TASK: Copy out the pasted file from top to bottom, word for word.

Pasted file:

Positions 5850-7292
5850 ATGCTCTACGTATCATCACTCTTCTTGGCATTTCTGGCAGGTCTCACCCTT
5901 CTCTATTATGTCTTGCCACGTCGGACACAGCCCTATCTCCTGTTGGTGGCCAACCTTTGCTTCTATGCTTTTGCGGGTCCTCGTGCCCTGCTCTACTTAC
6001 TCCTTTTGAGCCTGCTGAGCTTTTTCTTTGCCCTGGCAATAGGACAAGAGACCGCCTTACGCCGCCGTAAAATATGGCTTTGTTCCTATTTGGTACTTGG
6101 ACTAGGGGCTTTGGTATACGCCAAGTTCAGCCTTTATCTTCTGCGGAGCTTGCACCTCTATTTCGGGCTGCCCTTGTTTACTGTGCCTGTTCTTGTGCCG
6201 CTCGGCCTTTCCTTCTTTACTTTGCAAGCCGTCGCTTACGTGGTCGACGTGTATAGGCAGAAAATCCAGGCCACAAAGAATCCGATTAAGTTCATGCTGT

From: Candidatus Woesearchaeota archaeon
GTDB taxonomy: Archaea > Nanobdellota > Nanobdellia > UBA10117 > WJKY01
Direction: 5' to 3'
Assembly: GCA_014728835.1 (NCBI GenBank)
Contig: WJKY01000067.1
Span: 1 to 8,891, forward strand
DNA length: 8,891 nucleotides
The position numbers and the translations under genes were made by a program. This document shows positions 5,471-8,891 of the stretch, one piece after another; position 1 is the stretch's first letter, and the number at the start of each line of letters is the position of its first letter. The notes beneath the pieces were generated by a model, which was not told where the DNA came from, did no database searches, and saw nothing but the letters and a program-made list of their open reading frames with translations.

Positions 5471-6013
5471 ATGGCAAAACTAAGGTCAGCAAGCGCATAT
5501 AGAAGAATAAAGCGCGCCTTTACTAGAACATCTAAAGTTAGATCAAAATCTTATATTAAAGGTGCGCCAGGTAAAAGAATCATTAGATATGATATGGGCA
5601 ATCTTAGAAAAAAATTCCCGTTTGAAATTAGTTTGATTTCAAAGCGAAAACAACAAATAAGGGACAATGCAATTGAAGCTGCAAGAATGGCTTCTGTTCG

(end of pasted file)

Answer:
Positions 5850-7292
5850 ATGCTCTACGTATCATCACTCTTCTTGGCATTTCTGGCAGGTCTCACCCTT
5901 CTCTATTATGTCTTGCCACGTCGGACACAGCCCTATCTCCTGTTGGTGGCCAACCTTTGCTTCTATGCTTTTGCGGGTCCTCGTGCCCTGCTCTACTTAC
6001 TCCTTTTGAGCCTGCTGAGCTTTTTCTTTGCCCTGGCAATAGGACAAGAGACCGCCTTACGCCGCCGTAAAATATGGCTTTGTTCCTATTTGGTACTTGG
6101 ACTAGGGGCTTTGGTATACGCCAAGTTCAGCCTTTATCTTCTGCGGAGCTTGCACCTCTATTTCGGGCTGCCCTTGTTTACTGTGCCTGTTCTTGTGCCG
6201 CTCGGCCTTTCCTTCTTTACTTTGCAAGCCGTCGCTTACGTGGTCGACGTGTATAGGCAGAAAATCCAGGCCACAAAGAATCCGATTAAGTTCATGCTGT

From: Candidatus Woesearchaeota archaeon
GTDB taxonomy: Archaea > Nanobdellota > Nanobdellia > UBA10117 > WJKY01
Direction: 5' to 3'
Assembly: GCA_014728835.1 (NCBI GenBank)
Contig: WJKY01000067.1
Span: 1 to 8,891, forward strand
DNA length: 8,891 nucleotides
The position numbers and the translations under genes were made by a program. This document shows positions 5,471-8,891 of the stretch, one piece after another; position 1 is the stretch's first letter, and the number at the start of each line of letters is the position of its first letter. The notes beneath the pieces were generated by a model, which was not told where the DNA came from, did no database searches, and saw nothing but the letters and a program-made list of their open reading frames with translations.

Positions 5471-6013
5471 ATGGCAAAACTAAGGTCAGCAAGCGCATAT
5501 AGAAGAATAAAGCGCGCCTTTACTAGAACATCTAAAGTTAGATCAAAATCTTATATTAAAGGTGCGCCAGGTAAAAGAATCATTAGATATGATATGGGCA
5601 ATCTTAGAAAAAAATTCCCGTTTGAAATTAGTTTGATTTCAAAGCGAAAACAACAAATAAGGGACAATGCAATTGAAGCTGCAAGAATGGCTTCTGTTCG